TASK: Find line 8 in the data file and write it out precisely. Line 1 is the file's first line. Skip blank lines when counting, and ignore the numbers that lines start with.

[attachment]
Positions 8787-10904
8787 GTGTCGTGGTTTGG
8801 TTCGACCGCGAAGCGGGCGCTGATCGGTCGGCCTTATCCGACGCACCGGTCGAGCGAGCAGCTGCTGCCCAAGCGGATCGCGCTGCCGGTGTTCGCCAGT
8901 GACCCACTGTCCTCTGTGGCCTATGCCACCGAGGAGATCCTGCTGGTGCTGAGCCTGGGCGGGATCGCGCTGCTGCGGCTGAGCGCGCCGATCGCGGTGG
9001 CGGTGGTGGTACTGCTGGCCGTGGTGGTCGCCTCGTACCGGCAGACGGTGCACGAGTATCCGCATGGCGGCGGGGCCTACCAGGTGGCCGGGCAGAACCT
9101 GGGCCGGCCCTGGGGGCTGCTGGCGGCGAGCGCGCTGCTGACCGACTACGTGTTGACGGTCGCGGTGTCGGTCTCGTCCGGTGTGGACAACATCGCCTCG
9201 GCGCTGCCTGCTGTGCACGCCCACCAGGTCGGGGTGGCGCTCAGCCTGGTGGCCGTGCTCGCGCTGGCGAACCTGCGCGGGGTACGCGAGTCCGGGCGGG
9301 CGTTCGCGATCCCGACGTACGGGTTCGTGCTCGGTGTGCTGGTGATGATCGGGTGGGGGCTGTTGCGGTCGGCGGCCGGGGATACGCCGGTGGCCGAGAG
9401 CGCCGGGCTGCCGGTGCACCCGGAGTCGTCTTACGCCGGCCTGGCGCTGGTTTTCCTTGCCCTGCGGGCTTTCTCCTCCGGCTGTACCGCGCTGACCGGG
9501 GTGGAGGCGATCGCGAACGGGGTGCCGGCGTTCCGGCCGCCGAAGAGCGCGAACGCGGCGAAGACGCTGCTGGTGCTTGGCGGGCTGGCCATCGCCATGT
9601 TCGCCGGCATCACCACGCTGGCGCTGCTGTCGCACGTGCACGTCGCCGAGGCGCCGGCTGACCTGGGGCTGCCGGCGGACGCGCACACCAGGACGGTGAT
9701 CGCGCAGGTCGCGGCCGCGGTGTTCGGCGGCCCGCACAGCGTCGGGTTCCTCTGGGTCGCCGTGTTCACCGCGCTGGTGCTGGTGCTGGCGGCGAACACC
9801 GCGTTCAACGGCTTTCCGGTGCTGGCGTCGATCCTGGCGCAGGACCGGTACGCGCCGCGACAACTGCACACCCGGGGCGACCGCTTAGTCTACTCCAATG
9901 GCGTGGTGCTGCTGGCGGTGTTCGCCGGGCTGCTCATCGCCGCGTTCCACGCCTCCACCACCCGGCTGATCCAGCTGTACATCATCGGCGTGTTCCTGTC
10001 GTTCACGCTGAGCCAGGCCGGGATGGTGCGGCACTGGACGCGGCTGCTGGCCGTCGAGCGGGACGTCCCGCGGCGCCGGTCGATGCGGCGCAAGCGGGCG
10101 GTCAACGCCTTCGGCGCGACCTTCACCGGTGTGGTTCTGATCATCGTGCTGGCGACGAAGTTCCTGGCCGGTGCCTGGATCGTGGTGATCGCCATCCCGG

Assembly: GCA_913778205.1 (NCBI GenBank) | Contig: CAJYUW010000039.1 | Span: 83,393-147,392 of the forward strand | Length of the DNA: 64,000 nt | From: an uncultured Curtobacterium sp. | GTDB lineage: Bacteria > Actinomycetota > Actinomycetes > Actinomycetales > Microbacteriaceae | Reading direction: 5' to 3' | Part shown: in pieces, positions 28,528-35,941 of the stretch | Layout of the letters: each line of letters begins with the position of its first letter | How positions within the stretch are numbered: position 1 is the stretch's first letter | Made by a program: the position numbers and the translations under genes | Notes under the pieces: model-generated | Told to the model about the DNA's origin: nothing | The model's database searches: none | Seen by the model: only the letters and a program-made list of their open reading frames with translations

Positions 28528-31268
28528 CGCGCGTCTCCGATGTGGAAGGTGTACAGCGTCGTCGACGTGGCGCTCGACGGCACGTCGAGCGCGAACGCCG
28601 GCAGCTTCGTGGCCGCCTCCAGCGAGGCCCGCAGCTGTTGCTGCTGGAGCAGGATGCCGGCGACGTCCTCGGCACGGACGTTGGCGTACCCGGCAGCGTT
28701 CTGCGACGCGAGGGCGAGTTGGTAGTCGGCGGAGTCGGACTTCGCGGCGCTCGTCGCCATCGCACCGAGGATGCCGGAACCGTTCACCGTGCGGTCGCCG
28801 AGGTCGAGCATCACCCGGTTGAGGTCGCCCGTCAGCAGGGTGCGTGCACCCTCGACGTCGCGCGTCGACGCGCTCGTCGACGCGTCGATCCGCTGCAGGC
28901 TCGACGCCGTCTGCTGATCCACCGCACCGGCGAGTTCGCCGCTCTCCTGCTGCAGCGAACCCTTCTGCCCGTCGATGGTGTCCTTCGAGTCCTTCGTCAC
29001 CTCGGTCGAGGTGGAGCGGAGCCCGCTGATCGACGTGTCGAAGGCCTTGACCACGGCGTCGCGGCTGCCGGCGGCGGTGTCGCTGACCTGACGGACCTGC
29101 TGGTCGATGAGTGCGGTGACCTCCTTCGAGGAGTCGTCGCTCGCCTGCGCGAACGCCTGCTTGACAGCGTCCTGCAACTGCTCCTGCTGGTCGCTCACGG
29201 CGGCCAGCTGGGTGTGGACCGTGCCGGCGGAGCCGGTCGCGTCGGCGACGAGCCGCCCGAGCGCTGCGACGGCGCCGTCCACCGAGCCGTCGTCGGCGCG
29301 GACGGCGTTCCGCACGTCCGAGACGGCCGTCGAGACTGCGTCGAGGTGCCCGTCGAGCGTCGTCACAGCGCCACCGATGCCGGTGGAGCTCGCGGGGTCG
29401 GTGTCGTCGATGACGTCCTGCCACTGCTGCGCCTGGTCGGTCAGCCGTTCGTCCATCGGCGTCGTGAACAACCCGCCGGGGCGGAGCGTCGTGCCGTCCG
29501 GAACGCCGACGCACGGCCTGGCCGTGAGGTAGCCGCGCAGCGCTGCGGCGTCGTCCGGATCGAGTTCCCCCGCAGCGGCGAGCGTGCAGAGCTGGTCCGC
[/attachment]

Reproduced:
9301 CGTTCGCGATCCCGACGTACGGGTTCGTGCTCGGTGTGCTGGTGATGATCGGGTGGGGGCTGTTGCGGTCGGCGGCCGGGGATACGCCGGTGGCCGAGAG